Health Risks of Plutonium Part II

I’ve received comments about what I’ve written on risks from low levels of plutonium in the environment and that I would be comfortable visiting the wildlife refuge at the former Rocky Flats site with my family. One worrisome assertion was that plutonium “was designed to kill.” Plutonium was generated in large quantities in a natural underground “reactor” in Africa that was dubbed the “Oklo Phenomenon a bit under two billion years ago. I agree that plutonium and other elements (i.e., arsenic) are toxic at some exposure level, but I can’t think that Mother Nature designed them to kill.

Another commenter referred to “Mortality Among Plutonium and Other Radiation Workers at a Plutonium Weapons Facility” by Gregg S. Wilkinson, et al. (The copyrighted article is online in the February 1987 edition of the American Journal of Epidemiology.) The responder points out Rocky Flats workers with higher levels of occupational plutonium exposure had a somewhat higher incidence of a few types of cancers than were experienced by the general population. My primary focus was on the abstract of the report that says, “Mortality among 5413 white males who were employed at least two years…(at Rocky Flats) was investigated to measure risks from exposures to low levels of plutonium and external radiation. When compared with US death rates, fewer deaths than expected were found for all causes of death (and) all cancers…”  That remarkable result was reached despite the fact that 26 percent of the workers had body burdens of plutonium from occupational exposure.

I don’t read the report to be a basis for some of the dire warnings being issued about the risks to people who chose to spend a few hours visiting the refuge, since the average person working in the industrial area for at least two years was not at increased risk.  In fact, people visiting the area west of the former industrial area will be exposed to about the same amounts of plutonium as is in their back yards from worldwide fallout. Anyone wanting to minimize their exposure to plutonium should avoid mountains where snow washed out higher levels of fallout.

I will post dissenting comments if they are civil, to the point, and factual. Other than that, I intend to move on to subjects that are more enjoyable.

Health Risks of Plutonium

The people I worked with at Rocky Flats were experts on handling radioactive materials and limiting exposures and managing risks associated with plutonium and other radioactive and potentially hazardous materials. They were committed to controlling emissions to the lowest possible levels since, after all, many lived with their families close to (even downwind of) the Plant. However, an issue that continues to receive attention is the health risks of low-level plutonium emissions that occurred during the nearly 60 year operations and cleanup of the RF site.  opposes a proposed beltway that is proposed to be constructed near the Rocky Flats site, and mentions concerns about plutonium contamination.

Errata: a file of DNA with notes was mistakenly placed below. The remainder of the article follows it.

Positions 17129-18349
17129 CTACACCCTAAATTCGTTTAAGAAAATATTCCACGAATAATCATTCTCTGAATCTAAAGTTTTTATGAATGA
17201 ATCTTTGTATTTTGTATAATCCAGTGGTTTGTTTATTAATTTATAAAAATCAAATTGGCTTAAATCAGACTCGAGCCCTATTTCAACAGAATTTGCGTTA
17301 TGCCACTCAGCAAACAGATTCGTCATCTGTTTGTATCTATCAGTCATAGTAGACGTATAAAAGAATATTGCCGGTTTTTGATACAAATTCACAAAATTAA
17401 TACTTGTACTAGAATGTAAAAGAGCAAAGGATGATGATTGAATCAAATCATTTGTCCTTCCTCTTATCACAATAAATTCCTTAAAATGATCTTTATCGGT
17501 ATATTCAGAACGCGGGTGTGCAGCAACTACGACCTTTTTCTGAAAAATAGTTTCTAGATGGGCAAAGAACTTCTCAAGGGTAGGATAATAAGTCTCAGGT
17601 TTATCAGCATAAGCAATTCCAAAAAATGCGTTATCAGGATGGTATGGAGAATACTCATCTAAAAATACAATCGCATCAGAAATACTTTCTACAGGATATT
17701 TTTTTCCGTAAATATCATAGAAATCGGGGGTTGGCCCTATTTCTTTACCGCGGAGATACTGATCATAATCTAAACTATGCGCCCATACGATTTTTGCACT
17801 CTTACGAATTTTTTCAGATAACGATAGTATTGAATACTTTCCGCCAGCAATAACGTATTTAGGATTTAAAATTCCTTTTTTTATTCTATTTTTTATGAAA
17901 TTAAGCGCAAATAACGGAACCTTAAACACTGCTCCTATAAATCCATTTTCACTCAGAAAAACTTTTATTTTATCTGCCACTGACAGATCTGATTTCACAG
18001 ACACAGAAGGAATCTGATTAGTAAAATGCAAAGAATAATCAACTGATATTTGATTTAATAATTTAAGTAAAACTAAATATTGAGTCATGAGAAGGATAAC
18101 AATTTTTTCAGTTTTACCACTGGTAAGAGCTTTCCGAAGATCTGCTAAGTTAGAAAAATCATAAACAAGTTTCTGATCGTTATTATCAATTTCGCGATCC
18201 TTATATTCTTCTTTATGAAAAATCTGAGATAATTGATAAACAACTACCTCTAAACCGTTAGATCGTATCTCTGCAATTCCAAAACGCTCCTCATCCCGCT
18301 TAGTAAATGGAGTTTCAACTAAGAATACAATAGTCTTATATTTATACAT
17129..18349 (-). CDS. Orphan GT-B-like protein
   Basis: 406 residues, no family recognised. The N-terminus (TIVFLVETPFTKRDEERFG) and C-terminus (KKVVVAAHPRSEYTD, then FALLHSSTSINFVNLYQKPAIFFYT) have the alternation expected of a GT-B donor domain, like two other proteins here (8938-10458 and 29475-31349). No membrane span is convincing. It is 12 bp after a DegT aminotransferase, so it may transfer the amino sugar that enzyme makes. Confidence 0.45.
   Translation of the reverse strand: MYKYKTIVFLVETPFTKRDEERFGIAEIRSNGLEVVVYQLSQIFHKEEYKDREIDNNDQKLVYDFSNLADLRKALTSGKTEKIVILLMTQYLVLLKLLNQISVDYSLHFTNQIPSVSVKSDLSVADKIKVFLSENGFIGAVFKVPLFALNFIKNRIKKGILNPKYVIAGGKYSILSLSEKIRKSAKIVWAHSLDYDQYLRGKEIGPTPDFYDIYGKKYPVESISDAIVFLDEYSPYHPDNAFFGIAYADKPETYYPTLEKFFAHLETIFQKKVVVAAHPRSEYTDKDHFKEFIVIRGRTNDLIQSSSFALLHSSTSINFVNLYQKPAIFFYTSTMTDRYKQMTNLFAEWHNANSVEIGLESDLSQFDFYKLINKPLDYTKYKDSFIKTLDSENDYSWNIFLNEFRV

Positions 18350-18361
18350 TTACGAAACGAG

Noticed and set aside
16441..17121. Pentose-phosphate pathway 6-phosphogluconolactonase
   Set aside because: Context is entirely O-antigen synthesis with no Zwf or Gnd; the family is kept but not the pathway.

In an exchange with a commentator, I used the comparative term “very little” to describe an average of 0.006 ounces plutonium per year emitted from routine operations that processed tons of the material at the RFPlant. This is equivalent to 0.2 ppm emission (99.999% capture) for a processing rate of one ton per year.  The commentator responded that “very little” was inappropriate, since his research found “billions of particles per acre.”

This “billions per acre” seems an impressive number until put it in context with concentrations of radioactive elements — and plutonium, in particular — from worldwide fallout (discussed in chapter 25 of the book on this site). The book, “Transuranic Elements in the Environment,” indicates measured fallout levels of plutonium per square kilometer in northern hemisphere soils ranged from 0.1 to 2.2 millicuries (mCi = 0.001 Ci). This is equivalent to some 10 to 300 million billion (i.e., quadrillion) atoms per acre from fallout alone, which is not connected with RFP operations. Epidemiological risk calculations suggested that exposure to fallout plutonium could result in up to 125 to 600 additional cancer deaths (of the US total 500,000 per year), but researchers could not preclude the possibility that no additional cancer deaths would result.

The health risk from radioactive materials like plutonium is an unresolved issue. I’ve posted a review of the book “No Place to Hide,” that discusses the continuing health risks created by historical atmospheric nuclear testing.

Video of Nuclear Detonations 1945-1998

This post provides a link to the subject video that is a haunting presentation prepared by Isao Hashimoto of the 2053 detonations in the 53 year time frame.  I also put the link in the book about Rocky Flats, but want to make it available to as wide an audience as possible.  The United States conducted 1032 of the total detonations.  The first was Trinity and the next two were over Hiroshima and Nagasaki.  It takes about 15 minutes to watch, but I recommend it.